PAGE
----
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Is it better to train long or short?

Whether you love to exercise or see it as a trip to the dentist – strenuous but necessary – you probably have a limited amount of time available to exercise. Which begs the question: How do you best use that time? If you have, say, 90 minutes a week available for exercise, what is the best use of that time – many short sessions or a few longer ones? To find the answer, we asked the professionals at the fitness app Aaptiv for some answers. (Oh, and hey: Aaptiv’s annual subscriptions are available free of charge to eligible Haven Term policyholders, via the Haven Life Plus rider.)

TL; dr: It depends

The short answer is that it depends on your fitness level. “For a beginner, you want the greatest frequency you can get, even if it means less duration per workout,”

; says Aaptiv coach Wes Pederson. This is for both psychological and physiological reasons. “To open the door to fitness, the lower the entry barrier, the more it will create the habit and then you can start building from there,” he says. It is also the case that if someone is just starting to exercise, their body can benefit from even a modest workout. (And honestly, if you have just started training, you may not have it in you to do 30 minutes from the beginning).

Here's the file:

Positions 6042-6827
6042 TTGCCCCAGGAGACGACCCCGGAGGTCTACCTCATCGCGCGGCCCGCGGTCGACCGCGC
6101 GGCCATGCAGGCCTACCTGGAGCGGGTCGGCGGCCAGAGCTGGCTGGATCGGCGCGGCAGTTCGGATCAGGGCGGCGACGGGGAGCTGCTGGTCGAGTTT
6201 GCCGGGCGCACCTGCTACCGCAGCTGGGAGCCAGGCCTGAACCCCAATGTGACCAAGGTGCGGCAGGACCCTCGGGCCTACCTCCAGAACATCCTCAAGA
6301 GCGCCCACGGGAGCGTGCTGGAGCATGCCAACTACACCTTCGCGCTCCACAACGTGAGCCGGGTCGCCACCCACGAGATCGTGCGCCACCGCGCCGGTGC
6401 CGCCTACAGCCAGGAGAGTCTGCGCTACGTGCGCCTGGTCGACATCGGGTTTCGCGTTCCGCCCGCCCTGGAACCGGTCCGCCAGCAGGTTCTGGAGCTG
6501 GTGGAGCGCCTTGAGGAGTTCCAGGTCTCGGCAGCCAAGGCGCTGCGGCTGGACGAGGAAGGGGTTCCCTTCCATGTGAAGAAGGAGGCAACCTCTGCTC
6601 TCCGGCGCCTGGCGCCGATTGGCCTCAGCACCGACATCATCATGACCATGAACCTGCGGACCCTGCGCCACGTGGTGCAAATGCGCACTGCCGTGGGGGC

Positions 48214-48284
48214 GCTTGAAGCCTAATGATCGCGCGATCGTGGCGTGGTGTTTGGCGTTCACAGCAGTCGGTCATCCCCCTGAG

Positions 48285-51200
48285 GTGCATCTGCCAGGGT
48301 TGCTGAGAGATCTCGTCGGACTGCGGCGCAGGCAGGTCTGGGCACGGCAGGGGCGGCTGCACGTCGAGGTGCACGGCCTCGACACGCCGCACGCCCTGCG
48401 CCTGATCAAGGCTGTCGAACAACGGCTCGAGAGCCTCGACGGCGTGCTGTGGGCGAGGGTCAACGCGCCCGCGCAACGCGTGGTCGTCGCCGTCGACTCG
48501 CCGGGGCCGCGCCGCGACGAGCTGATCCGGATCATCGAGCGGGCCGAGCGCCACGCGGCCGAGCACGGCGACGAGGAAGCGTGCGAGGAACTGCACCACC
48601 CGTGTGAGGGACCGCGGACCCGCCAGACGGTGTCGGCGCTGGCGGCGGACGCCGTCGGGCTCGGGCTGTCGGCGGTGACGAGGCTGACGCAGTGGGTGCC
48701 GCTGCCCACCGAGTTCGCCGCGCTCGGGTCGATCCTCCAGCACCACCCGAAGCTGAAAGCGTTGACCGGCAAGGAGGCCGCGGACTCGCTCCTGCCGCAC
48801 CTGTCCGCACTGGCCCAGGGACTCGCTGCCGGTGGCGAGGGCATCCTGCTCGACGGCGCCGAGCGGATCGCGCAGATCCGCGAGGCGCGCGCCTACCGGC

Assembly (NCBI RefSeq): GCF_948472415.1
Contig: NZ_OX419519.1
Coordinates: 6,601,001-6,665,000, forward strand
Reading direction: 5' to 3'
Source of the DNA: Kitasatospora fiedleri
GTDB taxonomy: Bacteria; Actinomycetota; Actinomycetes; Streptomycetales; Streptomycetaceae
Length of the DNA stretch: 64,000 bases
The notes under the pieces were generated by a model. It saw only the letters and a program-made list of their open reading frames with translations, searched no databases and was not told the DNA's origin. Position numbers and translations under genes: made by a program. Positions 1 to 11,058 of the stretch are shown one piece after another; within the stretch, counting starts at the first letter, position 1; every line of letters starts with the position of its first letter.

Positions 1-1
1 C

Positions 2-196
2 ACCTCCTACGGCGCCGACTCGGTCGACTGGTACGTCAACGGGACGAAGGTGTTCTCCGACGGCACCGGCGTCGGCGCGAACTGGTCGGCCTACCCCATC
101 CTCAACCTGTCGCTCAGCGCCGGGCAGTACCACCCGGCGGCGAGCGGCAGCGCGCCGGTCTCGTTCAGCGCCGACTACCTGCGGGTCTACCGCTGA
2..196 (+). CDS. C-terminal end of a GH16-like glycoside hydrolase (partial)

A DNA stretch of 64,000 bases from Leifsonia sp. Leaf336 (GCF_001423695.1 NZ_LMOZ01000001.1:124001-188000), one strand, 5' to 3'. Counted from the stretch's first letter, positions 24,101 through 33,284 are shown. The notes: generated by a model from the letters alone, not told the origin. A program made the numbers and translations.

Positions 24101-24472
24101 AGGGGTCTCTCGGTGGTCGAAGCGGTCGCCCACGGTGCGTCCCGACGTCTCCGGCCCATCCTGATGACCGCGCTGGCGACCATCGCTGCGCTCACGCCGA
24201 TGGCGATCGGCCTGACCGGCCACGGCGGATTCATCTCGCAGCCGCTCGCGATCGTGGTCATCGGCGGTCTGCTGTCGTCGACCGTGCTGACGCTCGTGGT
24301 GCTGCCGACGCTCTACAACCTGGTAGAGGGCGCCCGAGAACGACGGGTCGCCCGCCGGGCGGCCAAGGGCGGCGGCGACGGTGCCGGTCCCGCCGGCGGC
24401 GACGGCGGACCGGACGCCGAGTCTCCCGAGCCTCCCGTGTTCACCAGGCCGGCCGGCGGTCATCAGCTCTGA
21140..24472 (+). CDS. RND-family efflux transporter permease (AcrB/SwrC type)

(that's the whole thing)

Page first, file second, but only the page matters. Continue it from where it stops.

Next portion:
But, says Pederson, “we know from research that a workout is preferably at least 20 minutes. The American College of Sports Medicine also says that you must have at least 20 minutes to get a cardiovascular workout effect. Not that it can not happen in 15 minutes. , but it’s deeper when it’s 20 minutes or more. ”

When you become more alert and your body becomes more accustomed to training, you need longer training sessions for them to have an effect: “You have a higher bar to overcome” to get an advantage, says Pederson. Therefore, once someone is in the habit of training, “very early on, my goal would be to get them over the 20 minutes,” he says, and to soon get them to do “three workouts a week of 30 minutes each” instead of 6 Pass. 90 minutes. This is where the benefits really come into play.

The case for training

While this is the perfect approach, it is important to remember that the single most important thing in training is to actually do a part, whatever it is.

There is a saying among photographers that “the best camera is the one you have with you”, and there is a similar truth when it comes to training. “Everyone has different lifestyles, goals and available time, so my biggest takeaway is to make it fit into your lifestyle / schedule, so it’s something you can consistently do,” says Aaptiv NASAM and PROnatal expert Amanda Butler. “So if it works best for you to do six 15- or 20-minute sessions a week and you’re super-intentional when you do, it’s great, and much better than zero minutes.”

Fitness (and good health in general) can be a long journey, but the above guidance – and the coaches at Aaptiv – should help you get on the right track.

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